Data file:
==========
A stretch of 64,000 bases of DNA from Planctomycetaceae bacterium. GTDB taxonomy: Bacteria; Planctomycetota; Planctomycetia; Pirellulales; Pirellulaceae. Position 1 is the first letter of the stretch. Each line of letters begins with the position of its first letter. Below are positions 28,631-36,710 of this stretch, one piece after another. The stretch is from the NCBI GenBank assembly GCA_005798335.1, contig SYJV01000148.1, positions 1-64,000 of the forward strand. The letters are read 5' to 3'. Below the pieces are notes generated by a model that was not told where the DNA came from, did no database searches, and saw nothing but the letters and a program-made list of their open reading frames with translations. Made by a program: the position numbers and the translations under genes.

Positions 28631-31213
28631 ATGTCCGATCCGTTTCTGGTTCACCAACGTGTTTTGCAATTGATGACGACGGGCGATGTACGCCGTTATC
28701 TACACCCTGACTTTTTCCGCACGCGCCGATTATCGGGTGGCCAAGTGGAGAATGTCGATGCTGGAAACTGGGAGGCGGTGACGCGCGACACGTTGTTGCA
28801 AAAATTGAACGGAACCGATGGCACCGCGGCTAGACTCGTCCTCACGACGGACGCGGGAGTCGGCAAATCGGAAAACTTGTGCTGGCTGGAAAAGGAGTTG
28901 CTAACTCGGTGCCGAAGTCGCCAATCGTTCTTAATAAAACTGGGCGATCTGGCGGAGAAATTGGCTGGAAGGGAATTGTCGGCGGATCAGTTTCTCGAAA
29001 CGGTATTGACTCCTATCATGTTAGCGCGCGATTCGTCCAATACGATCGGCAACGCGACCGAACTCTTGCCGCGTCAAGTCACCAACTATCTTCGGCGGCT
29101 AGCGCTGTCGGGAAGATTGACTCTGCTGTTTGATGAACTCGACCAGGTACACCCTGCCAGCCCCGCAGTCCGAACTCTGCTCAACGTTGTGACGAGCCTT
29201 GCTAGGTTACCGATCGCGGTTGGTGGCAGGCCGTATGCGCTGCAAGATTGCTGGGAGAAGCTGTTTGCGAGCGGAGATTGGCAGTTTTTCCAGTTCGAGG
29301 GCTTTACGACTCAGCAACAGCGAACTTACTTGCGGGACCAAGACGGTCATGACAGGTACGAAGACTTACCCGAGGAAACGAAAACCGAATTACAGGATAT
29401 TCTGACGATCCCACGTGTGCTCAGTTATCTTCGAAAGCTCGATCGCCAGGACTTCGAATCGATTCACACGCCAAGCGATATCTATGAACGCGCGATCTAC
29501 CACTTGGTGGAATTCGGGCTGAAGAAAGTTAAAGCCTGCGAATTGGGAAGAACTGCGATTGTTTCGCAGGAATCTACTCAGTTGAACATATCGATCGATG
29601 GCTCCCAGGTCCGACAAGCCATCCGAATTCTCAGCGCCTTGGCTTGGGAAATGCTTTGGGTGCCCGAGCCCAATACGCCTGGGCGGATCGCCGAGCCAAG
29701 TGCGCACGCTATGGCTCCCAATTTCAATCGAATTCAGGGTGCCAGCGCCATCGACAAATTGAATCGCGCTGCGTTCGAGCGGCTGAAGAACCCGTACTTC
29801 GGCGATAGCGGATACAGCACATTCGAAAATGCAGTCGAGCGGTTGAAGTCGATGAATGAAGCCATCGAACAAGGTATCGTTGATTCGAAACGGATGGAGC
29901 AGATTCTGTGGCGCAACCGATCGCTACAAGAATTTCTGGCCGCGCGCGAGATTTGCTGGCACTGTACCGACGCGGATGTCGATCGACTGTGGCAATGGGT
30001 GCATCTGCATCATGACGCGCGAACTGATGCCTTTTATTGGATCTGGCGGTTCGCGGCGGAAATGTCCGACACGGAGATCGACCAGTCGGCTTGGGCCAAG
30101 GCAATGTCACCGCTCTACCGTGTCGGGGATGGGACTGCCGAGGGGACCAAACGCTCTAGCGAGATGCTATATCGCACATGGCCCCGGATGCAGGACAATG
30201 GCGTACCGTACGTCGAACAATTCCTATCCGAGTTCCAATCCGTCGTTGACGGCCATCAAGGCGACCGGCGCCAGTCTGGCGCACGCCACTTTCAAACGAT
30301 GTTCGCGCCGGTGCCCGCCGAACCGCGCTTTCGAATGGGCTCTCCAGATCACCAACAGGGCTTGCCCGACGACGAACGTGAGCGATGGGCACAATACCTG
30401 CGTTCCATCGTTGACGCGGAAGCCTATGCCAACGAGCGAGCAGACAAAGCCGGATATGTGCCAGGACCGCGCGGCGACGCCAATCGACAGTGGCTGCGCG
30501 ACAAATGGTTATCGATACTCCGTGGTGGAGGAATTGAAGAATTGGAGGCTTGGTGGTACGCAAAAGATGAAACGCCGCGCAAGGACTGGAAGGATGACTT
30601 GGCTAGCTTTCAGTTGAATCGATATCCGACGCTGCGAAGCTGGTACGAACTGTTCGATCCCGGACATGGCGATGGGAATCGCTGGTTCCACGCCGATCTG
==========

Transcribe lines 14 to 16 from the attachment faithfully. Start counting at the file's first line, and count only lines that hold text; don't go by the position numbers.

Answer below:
29701 TGCGCACGCTATGGCTCCCAATTTCAATCGAATTCAGGGTGCCAGCGCCATCGACAAATTGAATCGCGCTGCGTTCGAGCGGCTGAAGAACCCGTACTTC
29801 GGCGATAGCGGATACAGCACATTCGAAAATGCAGTCGAGCGGTTGAAGTCGATGAATGAAGCCATCGAACAAGGTATCGTTGATTCGAAACGGATGGAGC
29901 AGATTCTGTGGCGCAACCGATCGCTACAAGAATTTCTGGCCGCGCGCGAGATTTGCTGGCACTGTACCGACGCGGATGTCGATCGACTGTGGCAATGGGT